Return Of The Homework Machine By Dan Gutman Summary

Return of the Homework Machine (The Homework Machine, #2)3.93 · Rating details ·  694 Ratings  ·  70 Reviews

Snik, Brenton, Judy, and Kelsey haven’t stayed in the best touch since last year’s big homework-machine scandal. But they are all pulled back together again when Brenton realizes that the most powerful part of the machine that lets you cheat on homework was never really destroyed. And there is someone out there who wants to use it for a lot more than just cheating. So theSnik, Brenton, Judy, and Kelsey haven’t stayed in the best touch since last year’s big homework-machine scandal. But they are all pulled back together again when Brenton realizes that the most powerful part of the machine that lets you cheat on homework was never really destroyed. And there is someone out there who wants to use it for a lot more than just cheating. So the group bands together again not only to stop the culprit, but also to be the first to find a hidden treasure. If you enjoyed the first adventure, The Homework Machine, hold on to your hats for this one!


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Hardcover, 176 pages

Published June 2nd 2009 by Simon Schuster Books for Young Readers (first published May 21st 2009)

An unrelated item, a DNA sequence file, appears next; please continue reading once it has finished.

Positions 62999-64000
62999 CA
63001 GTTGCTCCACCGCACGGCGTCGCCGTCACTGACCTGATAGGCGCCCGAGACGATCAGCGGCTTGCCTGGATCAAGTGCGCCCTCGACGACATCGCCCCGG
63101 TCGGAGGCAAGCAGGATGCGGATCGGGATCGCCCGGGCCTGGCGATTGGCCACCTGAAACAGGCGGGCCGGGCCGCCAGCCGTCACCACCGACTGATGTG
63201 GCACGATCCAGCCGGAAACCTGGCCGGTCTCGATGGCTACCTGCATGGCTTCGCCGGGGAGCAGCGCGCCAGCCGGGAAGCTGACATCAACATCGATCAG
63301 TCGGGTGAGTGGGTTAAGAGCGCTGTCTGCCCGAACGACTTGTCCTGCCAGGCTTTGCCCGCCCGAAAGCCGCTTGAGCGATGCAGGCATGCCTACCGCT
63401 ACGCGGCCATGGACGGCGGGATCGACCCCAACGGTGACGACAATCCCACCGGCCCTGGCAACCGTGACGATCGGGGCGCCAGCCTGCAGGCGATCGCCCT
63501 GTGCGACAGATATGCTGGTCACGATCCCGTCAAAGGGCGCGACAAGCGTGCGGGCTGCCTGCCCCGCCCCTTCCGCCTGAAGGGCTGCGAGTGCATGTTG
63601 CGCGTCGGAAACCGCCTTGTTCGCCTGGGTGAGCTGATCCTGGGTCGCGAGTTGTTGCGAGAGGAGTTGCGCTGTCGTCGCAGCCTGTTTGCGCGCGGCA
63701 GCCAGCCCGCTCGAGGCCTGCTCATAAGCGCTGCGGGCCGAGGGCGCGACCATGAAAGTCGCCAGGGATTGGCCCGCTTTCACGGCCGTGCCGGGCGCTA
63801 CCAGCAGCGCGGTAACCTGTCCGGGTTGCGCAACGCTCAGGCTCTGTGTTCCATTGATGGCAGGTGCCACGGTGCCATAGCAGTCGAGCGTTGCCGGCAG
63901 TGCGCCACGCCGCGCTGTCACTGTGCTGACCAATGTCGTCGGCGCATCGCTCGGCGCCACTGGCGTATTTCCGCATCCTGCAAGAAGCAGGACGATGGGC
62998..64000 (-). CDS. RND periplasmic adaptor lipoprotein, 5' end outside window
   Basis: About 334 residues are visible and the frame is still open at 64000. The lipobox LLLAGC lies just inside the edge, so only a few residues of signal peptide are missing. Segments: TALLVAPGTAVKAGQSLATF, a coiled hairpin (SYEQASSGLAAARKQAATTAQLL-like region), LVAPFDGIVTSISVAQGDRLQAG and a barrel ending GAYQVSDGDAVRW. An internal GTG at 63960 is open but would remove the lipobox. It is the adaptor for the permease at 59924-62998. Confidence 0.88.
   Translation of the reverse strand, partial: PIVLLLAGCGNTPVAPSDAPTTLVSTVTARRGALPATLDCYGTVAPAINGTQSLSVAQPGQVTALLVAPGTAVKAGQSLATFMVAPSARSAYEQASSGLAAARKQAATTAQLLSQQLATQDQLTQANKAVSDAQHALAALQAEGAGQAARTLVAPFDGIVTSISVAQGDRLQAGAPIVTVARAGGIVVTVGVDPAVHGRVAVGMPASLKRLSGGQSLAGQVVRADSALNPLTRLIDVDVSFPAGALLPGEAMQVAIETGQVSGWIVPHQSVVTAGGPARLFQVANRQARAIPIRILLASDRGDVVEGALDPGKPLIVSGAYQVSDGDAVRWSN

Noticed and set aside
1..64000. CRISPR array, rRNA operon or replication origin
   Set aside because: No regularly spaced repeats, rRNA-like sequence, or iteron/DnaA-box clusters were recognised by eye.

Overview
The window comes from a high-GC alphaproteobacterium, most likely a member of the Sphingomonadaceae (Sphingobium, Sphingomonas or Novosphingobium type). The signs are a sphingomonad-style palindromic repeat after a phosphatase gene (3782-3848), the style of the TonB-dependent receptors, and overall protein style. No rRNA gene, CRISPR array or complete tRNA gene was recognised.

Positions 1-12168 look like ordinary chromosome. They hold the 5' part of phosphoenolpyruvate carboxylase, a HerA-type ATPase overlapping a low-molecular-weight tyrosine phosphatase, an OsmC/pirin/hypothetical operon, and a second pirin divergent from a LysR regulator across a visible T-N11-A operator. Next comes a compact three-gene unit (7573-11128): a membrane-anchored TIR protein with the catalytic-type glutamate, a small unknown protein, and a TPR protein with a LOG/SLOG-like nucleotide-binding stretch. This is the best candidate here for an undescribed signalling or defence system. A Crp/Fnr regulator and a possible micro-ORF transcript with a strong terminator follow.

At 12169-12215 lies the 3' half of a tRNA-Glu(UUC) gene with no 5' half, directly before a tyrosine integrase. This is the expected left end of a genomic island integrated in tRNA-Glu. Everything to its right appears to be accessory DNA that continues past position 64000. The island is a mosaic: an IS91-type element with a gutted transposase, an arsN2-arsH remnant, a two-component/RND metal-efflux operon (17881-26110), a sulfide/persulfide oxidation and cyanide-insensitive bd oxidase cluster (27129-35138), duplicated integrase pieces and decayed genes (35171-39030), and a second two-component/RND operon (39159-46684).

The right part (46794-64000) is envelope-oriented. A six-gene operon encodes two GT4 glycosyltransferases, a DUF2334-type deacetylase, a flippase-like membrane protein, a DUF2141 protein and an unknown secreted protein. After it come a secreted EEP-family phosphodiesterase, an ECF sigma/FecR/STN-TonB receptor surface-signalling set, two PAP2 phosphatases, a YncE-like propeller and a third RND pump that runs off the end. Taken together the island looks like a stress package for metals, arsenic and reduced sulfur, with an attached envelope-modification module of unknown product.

Sitting in the local police station, sixth graders Snik, Judy, Kelsey and Brenton and their teacher recount the events that led them there: the loss of a unique computer chip and their search in the Grand Canyon for Egyptian treasure. Readers of The Homework Machine (2006) will welcome the return of familiar characters and appreciate the addition of a classmate whose plans for the superchip are less than savory. This sequel stands alone, however, satisfyingly suspenseful in its several strands. Besides the search for the chip, there is Brenton’s creation of a web-based doomsday cult surrounding the Grand Canyon, their new interest in rocketry and old newspaper reports of an Egyptian treasure. With their teacher, they hike to the canyon bottom, raft on the river and scale the walls to find treasure, a corpse and a dangerous man. Gutman weaves this all together, revealing it chronologically through the voices of those involved, a complicated structure that is surprisingly easy to follow. Briskly told, this middle-grade adventure should have wide appeal. (Fiction. 8-12)

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